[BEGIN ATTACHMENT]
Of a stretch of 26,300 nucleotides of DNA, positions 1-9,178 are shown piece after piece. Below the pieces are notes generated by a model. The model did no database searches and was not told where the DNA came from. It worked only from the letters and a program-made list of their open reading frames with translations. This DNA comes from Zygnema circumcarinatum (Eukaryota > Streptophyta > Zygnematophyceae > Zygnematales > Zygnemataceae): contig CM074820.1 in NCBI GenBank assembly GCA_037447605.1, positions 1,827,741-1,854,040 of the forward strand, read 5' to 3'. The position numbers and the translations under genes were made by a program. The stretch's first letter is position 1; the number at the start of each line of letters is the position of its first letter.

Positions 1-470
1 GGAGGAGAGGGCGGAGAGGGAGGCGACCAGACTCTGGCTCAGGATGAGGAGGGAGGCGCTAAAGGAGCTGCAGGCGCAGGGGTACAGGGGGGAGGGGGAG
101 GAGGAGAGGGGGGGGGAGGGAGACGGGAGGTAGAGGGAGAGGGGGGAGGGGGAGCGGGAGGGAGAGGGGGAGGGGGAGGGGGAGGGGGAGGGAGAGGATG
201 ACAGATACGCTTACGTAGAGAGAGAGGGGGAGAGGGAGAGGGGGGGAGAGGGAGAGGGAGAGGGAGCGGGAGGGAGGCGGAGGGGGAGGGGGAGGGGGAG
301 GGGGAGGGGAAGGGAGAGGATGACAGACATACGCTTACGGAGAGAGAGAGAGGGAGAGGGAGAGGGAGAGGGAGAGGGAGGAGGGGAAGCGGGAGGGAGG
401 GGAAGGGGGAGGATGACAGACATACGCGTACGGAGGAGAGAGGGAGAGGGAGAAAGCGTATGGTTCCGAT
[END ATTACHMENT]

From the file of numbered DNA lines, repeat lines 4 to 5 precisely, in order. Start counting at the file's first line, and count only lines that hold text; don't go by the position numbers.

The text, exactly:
101 GAGGAGAGGGGGGGGGAGGGAGACGGGAGGTAGAGGGAGAGGGGGGAGGGGGAGCGGGAGGGAGAGGGGGAGGGGGAGGGGGAGGGGGAGGGAGAGGATG
201 ACAGATACGCTTACGTAGAGAGAGAGGGGGAGAGGGAGAGGGGGGGAGAGGGAGAGGGAGAGGGAGCGGGAGGGAGGCGGAGGGGGAGGGGGAGGGGGAG